As with La Ronde, Max Ophüls explores what we call in French, le parcours de l'objet (i.e. the course an object takes) in The Earrings of Madame de..., as the pesky title jewels keep getting lost and returned to a countess played by Danielle Darrieux. As usual, Ophüls impresses with impossible tracking shots and inventive staging - his camera work is more modern than a lot of contemporary movies - and uses irony and reversal first to create comic moments (is this his funniest film?), then fuel tragedy. I do somewhat resent the ironic ending and would have been interested in seeing the original novella's actual finale, but perhaps he felt it too sentimental. Be that as it may, I feel like it undercuts the best thing about the story, which is the complex relationship between the countess and her husband, in a marriage of convenience, yes, but not a toxic one... until her own romanticizing makes it so. The most painful irony is that he would have given her everything she wanted so long as appearances were kept up, but she couldn't trust that narrative, even during the Belle Époque.

50 Years of Horror/2003: Kim Jee-woon's A Tale of Two Sisters looks absolutely gorgeous - that almost goes without saying - and though it has a distracting twist (in that I'm not sure it entirely works), I think it survives it. It's a ghost story, and in this house where two sisters have a fraught relationship with their distant father and wicked stepmother, everyone's essentially a ghost. Characters co-exist without seeing/understanding each other. So it would almost work as a pure psychological drama, but there's something more going on under the surface (and other THAT surface), and the ultimate revelations decode the imagery in a most interesting way. There's something rather relatable to siblings in an emotionally hostile environment sticking together, but also needing to reinterpret their childhoods later, at least to my particular experience (which I understand isn't common, but hey, if director Kim is going to be making films just for me...).
Also from that year: Freddy vs. Jason, One Missed Call

2004: What to say about Saw, except that I finally Saw it? The movie that launched a thousand torture porn flicks can't be ignored, and as with James Wan's other works, it has a strong premise. Saw could have been a great claustrophobic horror thriller if it hadn't strayed from the two men set against each other in a cell, an unknown entity psychologically torturing them until the final ironies are unleashed. But Wan has a thing for the investigator archetype, so we need some cops in sequences that confused the timeline a bit and created a murder mystery element that overly relies on crazy twists. At the same time, the two guys in a cell, while better able to sustain a movie-length narrative, is the least memorable of the Jigsaw Killer's crimes, the more iconic tortures relegated to the flashbacks. An intense proposition, but ultimately let down by a deflating structure and what I find is a rather silly twist.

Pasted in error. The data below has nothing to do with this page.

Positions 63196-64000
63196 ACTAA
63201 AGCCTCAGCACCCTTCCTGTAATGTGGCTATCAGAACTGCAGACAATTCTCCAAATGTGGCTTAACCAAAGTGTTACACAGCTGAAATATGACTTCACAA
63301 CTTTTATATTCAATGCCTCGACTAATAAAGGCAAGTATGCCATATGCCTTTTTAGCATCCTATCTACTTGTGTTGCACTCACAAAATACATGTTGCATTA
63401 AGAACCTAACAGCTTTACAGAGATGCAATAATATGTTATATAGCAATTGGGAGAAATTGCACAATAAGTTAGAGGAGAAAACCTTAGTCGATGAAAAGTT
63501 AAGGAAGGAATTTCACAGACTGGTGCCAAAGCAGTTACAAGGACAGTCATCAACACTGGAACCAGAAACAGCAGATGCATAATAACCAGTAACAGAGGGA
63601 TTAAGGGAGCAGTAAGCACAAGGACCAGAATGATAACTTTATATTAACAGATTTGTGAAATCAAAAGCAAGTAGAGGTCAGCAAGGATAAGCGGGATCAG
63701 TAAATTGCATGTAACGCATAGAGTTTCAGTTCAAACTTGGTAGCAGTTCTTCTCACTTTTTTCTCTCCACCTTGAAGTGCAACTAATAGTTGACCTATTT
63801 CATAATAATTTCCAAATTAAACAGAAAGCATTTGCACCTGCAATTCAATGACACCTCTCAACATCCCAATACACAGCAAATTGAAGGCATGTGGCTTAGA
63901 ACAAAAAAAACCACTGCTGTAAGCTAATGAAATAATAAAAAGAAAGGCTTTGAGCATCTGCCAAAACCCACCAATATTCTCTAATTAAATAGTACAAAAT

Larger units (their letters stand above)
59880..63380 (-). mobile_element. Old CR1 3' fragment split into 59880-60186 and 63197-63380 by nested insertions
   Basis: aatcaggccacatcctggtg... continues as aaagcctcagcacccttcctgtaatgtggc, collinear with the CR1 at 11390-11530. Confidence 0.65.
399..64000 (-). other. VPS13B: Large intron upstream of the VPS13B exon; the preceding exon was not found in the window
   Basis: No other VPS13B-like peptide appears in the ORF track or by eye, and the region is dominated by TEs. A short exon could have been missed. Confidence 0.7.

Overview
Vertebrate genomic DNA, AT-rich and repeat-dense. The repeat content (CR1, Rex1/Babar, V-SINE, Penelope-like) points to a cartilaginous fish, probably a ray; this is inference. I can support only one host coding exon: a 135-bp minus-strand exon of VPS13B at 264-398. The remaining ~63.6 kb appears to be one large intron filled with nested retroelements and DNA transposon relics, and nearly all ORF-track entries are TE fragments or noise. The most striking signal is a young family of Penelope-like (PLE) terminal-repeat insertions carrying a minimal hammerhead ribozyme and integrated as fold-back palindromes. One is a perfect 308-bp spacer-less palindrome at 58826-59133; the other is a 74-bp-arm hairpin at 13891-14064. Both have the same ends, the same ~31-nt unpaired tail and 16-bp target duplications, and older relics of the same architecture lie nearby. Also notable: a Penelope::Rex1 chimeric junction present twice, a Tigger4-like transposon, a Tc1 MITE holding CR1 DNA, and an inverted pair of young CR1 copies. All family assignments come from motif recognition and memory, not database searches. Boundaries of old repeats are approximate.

Also from that year: Shaun of the Dead, The Grudge

2005: What if Lovecraft's The Call of Cthulhu had been made into a movie in the 1920s when the story is supposed to have taken place? That's what the makers of the 2005 adaptation have tried to do, and it marvelously manages to emulate the make-up, acting, set design (in the German Expressionism vein) and effects of the silent film era. If not for the website address at the end, you could be fooled into thinking this is a previously lost film. And the approach makes sense since it's a story OF found documents, tales within tales, spreading a mad contagion. As a narrative, that's also the story's weakness, so much of it is second hand, but I think once we catch sight of the monster, we're glad to have been on the ride (I also quite like how they created the boiling ocean). It's a fun and well-executed experiment that might well expose why there aren't a ton of Lovecraft's stories made into films.
Also from that year: The Descent, Hostel

2006: A progressively more claustrophobic descent into madness, I never considered that Bug started life as a stage play because of the strange horror elements. Theater can and has done genre, it's just not a ready association. Ashley Judd plays a woman in a difficult situation - living in a motel "suite", her ex-husband is just out of jail, a dark secret on her conscience, and a bit of a substance abuse problem - though things seem to turn around thanks to a chance meeting with Michael Shannon's character, an enigmatic young veteran who sees the world from an unusual angle and sparks fly. Then they start seeing/imagining "bugs" in the room and paranoia sets in. A paranoia that frighteningly seems less unbelievably extreme today than it probably did in 2006. Judd has a great speech at one point that exemplifies the sort of conspiracy thinking that's derailing society even as I write these words. And if it's all psychological horror rather than anything outwardly sinister, does it explain everything? The audience is left wondering...
Also from that year: The Host, Slither

2007: I like snowbound movies, so I really like the setting in 30 Days of Night. Why DON'T vampires spend all their time near the poles? Seems perfect. And I like this vampire pack too, more animalistic than what we're used to, borrowing on zombie and werewolf tropes to make their siege of an isolated Alaskan settlement scarier. And I like Melissa George's character, even if she's trapped in a cliched relationship with Josh Hartnett's. So this is better than I was told it was (I can't compare it to the comic myself), but I also recognize its weaknesses, which are mostly down to pacing. It's too long, with too many incidents as compared to character building scenes, and at the same time, it's hard to believe it takes place over 30 days. The vampires are so efficient, it feels like a couple days tops, so when everyone started talking about the dawn, I was, like, "huh?!". Needed a bit more of a ticking clock device.
Also from that year: The Mist, Trick'r Treat, Death Proof, Planet Terror, Teeth

2008: With Tokyo Gore Police, I was expecting a crazy blood-soaked B-movie with bad CG in the style of Robo-Geisha. What I got was a crazy blood-soaked (that seems like understating it) B-movie with demented PRACTICAL effects, and that makes a big difference. In a cyberpunk future apparently inspired by the Jet Set Radio Future video game (if designed by Cronenberg), body modification is big and terrorists who can turn wounds into weapons run amok. Eihi Shiina (Audition) is our heroine, giving off disinterested Lucy Liu vibes, which I don't mean as a compliment, in a disjointed story of pornographic violence and violent pornography (not as lascivious as I make it sound, rather this is a movie with a dick cannon in it). Here's the thing. Because it's a spoof of sex and violence in movies, you can never take it very seriously, but the seriousness of the protagonist kind of wants us to. The action choreography relies too heavily on slow-mo and other tricks to cover up its weaknesses as well. But I can't fault its imagination and sense of limitlessness, so I'm giving it a recommendation anyway. Might definitely have worked better as a series of 10-minute shorts on MTV or something.
Actual best from that year: Let the Right One In, Pontypool